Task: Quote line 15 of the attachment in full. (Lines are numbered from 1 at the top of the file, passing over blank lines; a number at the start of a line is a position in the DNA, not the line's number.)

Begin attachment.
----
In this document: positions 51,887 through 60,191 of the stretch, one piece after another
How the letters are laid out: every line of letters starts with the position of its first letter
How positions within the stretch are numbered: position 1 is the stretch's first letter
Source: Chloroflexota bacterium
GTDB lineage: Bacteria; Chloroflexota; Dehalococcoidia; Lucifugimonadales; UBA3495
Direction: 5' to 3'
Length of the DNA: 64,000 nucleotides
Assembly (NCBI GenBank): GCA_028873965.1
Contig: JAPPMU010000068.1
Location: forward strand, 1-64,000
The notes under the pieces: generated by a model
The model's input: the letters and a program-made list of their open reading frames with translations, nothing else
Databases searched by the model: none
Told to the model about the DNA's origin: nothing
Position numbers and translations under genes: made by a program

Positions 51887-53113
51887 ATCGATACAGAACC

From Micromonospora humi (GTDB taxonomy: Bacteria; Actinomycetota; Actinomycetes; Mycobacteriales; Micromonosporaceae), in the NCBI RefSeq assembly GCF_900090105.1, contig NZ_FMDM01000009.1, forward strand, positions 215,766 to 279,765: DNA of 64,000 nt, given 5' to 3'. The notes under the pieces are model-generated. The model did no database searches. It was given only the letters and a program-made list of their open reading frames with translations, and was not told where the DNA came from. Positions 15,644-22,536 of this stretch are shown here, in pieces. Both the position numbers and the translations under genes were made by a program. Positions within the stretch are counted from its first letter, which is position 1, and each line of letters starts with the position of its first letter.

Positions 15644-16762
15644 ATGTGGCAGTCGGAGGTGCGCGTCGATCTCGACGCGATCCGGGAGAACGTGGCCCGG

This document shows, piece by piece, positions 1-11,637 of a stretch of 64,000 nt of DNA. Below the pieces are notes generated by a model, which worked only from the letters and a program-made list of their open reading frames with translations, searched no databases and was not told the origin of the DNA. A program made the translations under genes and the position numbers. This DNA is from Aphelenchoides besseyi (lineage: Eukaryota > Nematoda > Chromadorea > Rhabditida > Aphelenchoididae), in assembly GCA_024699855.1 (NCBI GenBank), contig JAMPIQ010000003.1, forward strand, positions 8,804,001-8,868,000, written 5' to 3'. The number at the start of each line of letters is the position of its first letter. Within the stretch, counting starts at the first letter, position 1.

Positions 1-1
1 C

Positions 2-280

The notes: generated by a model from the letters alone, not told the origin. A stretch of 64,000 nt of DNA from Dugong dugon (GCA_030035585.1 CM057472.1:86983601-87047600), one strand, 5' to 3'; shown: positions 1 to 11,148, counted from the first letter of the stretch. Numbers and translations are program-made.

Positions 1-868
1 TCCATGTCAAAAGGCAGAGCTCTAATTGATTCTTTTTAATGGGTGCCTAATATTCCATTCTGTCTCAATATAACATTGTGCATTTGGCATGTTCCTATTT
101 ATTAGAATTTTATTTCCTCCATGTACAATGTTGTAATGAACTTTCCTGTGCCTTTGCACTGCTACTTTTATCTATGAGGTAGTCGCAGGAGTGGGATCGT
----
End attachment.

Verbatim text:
Position numbers and translations under genes: made by a program